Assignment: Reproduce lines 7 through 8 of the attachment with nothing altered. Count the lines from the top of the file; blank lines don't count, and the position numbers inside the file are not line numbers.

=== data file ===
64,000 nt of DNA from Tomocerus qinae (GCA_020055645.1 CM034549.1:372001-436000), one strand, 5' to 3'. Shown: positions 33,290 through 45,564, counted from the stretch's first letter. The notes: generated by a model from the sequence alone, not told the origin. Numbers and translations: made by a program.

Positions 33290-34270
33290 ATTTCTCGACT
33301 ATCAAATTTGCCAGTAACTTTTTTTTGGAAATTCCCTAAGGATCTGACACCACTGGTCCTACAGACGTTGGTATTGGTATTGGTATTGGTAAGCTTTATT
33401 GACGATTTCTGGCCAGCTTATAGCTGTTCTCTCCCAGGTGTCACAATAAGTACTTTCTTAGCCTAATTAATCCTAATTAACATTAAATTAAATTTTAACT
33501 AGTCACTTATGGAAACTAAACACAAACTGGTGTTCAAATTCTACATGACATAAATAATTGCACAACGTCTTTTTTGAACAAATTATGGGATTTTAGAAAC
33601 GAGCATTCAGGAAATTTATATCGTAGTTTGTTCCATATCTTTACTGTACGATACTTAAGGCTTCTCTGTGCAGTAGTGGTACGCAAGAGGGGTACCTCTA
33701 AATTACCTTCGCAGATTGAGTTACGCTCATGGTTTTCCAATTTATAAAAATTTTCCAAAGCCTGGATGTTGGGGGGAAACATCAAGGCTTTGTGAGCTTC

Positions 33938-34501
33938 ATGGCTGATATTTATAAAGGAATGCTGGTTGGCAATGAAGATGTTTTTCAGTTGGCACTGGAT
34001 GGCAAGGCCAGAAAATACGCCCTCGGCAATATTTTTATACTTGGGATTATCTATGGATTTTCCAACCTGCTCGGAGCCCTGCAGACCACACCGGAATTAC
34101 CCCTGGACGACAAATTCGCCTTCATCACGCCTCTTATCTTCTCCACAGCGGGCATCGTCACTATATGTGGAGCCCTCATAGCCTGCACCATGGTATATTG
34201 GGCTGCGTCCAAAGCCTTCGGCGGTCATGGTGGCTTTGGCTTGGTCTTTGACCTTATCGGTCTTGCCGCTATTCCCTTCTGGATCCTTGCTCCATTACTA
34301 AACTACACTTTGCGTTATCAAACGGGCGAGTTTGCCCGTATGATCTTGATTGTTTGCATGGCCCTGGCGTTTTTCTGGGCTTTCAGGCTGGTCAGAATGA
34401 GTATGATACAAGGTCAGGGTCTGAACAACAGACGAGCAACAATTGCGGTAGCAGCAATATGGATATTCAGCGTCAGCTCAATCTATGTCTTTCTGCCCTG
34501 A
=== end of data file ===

33601 GAGCATTCAGGAAATTTATATCGTAGTTTGTTCCATATCTTTACTGTACGATACTTAAGGCTTCTCTGTGCAGTAGTGGTACGCAAGAGGGGTACCTCTA
33701 AATTACCTTCGCAGATTGAGTTACGCTCATGGTTTTCCAATTTATAAAAATTTTCCAAAGCCTGGATGTTGGGGGGAAACATCAAGGCTTTGTGAGCTTC